father, and attachment between infant and parent
oTherefore, offspring’s chance of survival is greatly increased if the parents bond
Parental investment – the behaviour and resources invested in offspring
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oPrediction that men will invest more in their genetic children than their
Men: physiological sexual arousal is specific to stimuli depicting their preferred sexual
Women: show physiological arousal to stimuli depicting both their preferred and non-
preferred sex partners, and even to stimuli of animals
oNatural selection would have favoured women with an automatic or reflexive
physiological response to a range of sexual stimuli
Sexual selection (Darwin) – selection that results from differences in traits affecting access
to mates
oSexual selection consists of two processes:
1. Competition among members of one gender (usually males) for mating access to
members of the other gender
2. Preferential choice by members of one gender (usually females) for certain
members of the other gender
oIn many species, the males compete for the right to mate with females and females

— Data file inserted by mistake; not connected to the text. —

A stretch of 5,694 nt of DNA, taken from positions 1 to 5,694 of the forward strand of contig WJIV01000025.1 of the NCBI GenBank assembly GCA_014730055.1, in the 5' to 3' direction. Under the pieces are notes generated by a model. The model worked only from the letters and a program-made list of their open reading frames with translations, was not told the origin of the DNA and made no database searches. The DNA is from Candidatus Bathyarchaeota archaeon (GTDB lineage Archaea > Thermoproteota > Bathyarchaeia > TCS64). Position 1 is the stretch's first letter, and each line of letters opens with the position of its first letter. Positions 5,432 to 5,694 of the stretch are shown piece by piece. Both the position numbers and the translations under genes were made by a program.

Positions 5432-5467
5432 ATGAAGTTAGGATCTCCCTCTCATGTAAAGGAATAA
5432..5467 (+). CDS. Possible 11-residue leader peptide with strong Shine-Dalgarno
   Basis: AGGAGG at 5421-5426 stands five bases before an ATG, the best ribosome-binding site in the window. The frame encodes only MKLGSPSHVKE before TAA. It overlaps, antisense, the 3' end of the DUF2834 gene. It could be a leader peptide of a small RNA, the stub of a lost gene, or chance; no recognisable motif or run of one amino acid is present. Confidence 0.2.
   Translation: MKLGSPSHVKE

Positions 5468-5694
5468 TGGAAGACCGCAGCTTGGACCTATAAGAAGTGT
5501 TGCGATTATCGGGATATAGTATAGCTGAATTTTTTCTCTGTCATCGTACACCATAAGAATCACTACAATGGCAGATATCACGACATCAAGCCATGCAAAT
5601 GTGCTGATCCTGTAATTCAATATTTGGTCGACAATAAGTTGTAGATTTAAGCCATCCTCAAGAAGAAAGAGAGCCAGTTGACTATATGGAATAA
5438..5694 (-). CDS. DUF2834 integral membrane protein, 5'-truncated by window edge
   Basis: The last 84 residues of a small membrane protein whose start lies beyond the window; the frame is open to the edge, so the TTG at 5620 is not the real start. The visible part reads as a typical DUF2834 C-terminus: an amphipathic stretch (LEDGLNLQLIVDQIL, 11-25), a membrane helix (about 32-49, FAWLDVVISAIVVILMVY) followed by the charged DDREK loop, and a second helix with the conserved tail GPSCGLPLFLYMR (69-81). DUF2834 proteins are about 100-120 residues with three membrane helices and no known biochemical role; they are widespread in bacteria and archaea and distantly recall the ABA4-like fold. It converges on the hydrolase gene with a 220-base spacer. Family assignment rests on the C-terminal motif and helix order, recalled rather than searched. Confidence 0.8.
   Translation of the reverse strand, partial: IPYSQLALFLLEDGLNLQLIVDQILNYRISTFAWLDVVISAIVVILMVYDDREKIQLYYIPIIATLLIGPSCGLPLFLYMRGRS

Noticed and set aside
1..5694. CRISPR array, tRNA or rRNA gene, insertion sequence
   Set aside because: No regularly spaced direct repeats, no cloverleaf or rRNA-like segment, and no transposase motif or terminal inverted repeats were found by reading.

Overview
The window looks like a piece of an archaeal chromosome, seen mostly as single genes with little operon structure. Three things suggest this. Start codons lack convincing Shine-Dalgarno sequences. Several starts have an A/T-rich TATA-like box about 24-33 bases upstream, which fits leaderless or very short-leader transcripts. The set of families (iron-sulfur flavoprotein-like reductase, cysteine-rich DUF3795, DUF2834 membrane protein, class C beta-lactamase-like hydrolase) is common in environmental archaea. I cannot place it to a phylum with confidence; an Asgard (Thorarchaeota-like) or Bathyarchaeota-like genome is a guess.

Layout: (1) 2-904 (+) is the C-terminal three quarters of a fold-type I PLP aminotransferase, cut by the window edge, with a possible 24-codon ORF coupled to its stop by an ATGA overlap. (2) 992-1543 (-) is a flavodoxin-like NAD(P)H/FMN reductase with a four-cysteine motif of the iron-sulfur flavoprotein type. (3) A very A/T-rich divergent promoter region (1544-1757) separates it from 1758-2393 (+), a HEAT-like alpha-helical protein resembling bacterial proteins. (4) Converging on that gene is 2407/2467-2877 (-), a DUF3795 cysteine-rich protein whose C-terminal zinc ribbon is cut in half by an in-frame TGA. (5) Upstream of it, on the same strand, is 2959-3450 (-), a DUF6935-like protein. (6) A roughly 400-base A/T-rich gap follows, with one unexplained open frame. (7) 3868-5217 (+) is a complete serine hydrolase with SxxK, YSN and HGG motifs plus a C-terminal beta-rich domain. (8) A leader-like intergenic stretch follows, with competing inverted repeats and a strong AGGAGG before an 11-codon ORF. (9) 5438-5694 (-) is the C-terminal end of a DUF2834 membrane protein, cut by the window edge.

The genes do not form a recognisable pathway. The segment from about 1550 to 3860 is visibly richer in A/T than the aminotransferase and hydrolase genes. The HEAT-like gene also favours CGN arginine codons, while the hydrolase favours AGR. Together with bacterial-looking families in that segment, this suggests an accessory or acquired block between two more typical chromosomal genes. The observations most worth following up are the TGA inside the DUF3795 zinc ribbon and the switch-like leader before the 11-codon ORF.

prefer certain males and mate with them and refuse to mate with others
oCriticized for resting on an outmoded version of evolutionary theory that modern
biologists consider naïve
oSociobiologists assume that the central function of sex is reproduction  may have
been true in our evolutionary past, but it is probably not true today
Evolutionary Psychology:
Focuses on how natural selection has shaped psychological mechanisms and processes (that
is, the mind) rather than on how it has shaped sexual behaviour
oEvolutionary psychology – the study of psychological mechanisms that have been
shaped by natural selection
If behaviours evolved in response to selection pressures, it is plausible to argue that
cognitive or emotional structures evolved in the same way
oThus, a man who could accurately judge whether a woman was healthy and fertile
would be more successful in reproducing
Sexual strategies – this theory states that women and men face different adaptive problems
in short-term, or casual, mating, and in long-term mating and reproduction
oThese differences lead to different strategies of behaviours designed to solve these
oWomen pursuing a long-term strategy should respond negatively to women who
make sex easily available to men (a slut)
oWomen at ovulation choose sexier and more revealing clothing than they do three
or more days before and seven days after ovulation
Like evolutionary psychology, sexual strategies theory is based on assumptions about what
the ancestral environment was like
Research suggests that male sexual strategies are not consistent but change in response to